Need some help with your Computer?

While I am pretty expert on a number of computer support issues and can offer advice easily.  Some topics require remote access to your computer and research.  If you want to contact me be my guest.

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Speeding up your Personal Computer

The first question that comes to mind is “why” do you want to speed up your computer?

  1. I want to play games on it.
    1. You need to look at the minimum and recommended hardware for that game.  It may either be cheaper to buy a newer computer or it may not be possible to upgrade your current computer to play that game (for example trying to upgrade the video on most laptops).
  2.  It is slower than it used to be.
    1. There are several things you can try to speed up your computer.
      1. Un-install any programs you are not using regularly.
      2. Disable as many programs that normally “startup” while the computer is starting up.  In windows 7 try running the “system configuration” program from search box or help menu.  You can also get “Autorun for Windows” from to help you with this.
      3. Run the “cleanup temporary files” under system tools.
      4. Run the hard disk defrag after iii.
    2. If the above do not speed up your computer sufficiently you have 3 other choices:
      1. Back up all your data and personal preferences and do a “clean” re-install of your operating system.  Then re-install your anti-virus, run all the service pack updates, re-install your applications/programs and then re-load your data/preferences.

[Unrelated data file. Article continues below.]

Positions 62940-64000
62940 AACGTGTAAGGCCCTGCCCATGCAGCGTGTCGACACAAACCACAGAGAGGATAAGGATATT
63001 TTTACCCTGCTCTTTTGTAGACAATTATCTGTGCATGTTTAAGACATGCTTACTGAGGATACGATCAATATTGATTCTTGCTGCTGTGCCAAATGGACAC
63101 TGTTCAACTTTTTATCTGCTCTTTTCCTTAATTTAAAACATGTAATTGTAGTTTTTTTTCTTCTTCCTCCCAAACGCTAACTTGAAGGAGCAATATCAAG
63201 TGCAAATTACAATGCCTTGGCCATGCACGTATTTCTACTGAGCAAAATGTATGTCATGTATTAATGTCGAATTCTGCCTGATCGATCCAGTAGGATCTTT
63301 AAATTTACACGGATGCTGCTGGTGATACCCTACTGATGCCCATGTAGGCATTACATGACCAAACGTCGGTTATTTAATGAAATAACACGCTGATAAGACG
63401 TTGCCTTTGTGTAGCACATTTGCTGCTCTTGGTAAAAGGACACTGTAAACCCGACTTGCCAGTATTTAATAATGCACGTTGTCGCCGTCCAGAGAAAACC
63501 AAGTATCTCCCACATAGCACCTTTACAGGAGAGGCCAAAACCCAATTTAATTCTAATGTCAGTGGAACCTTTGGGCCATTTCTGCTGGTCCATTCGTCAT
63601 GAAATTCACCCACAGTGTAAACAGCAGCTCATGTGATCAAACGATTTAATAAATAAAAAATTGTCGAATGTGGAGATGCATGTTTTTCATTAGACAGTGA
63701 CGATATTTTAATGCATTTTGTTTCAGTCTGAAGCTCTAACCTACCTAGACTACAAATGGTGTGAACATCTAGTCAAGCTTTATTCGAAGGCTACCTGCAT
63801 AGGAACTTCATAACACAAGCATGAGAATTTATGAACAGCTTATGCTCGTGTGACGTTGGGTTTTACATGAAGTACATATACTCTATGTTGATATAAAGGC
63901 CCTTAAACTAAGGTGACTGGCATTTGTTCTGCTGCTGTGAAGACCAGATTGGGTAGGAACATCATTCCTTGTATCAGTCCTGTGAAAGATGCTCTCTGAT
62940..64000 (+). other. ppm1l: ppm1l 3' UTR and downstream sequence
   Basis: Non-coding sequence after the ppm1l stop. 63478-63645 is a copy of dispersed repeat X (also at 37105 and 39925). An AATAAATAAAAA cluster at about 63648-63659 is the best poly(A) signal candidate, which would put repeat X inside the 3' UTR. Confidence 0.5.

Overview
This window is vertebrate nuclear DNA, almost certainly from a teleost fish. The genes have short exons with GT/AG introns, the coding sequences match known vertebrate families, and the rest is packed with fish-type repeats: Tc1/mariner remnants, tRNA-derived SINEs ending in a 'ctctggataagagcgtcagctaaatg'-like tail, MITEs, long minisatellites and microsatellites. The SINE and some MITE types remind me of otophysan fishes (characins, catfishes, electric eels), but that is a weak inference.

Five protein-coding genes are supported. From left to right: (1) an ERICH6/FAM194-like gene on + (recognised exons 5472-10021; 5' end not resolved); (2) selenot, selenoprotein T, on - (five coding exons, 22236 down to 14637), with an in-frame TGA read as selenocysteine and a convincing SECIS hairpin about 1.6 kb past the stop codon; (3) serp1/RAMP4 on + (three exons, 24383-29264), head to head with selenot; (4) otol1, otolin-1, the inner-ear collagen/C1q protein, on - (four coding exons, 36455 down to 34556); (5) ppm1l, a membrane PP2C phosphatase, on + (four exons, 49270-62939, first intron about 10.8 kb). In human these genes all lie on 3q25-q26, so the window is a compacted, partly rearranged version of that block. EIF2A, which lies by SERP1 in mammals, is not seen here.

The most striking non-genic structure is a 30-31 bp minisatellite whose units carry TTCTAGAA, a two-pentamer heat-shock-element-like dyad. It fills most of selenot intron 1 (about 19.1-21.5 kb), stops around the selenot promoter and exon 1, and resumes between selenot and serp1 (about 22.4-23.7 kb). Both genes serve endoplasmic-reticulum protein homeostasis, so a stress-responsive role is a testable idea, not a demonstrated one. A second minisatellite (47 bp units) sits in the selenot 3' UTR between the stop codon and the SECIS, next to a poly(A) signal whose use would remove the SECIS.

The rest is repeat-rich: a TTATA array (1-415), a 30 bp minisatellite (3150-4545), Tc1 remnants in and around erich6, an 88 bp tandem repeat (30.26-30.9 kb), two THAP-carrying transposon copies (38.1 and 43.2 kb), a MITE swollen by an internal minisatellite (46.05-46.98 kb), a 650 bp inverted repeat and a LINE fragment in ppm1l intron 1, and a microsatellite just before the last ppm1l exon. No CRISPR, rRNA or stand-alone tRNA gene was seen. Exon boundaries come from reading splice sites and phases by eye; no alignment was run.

2. Increase the available memory on your system.  If your running less than 2 Gigabytes of memory on a Windows computer increasing it to 4-8 Gigabytes will make a big difference.  The reason it will make a big difference has to do with what operating systems do when they run out of memory.  They write copies of part of the memory out to the hard disk into what is called “Virtual Memory” or the Paging file.  Anytime a computer has to read or write to the Virtual Memory the whole system is slowed down on the order of 100 times.  The only time this is not true is if you are using what is called a “ram drive” or the SSD hard disks that use memory modules in place of “regular hard drive” media.
      3. Replace your computer if it is a laptop.  Or try to do a motherboard upgrade if you have a pretty standard (ATX) desktop machine. [contact-form][contact-field label=’Name’ type=’name’ required=’1’/][contact-field label=’Email’ type=’email’ required=’1’/][contact-field label=’Website’ type=’url’/][contact-field label=’Comment’ type=’textarea’ required=’1’/][/contact-form]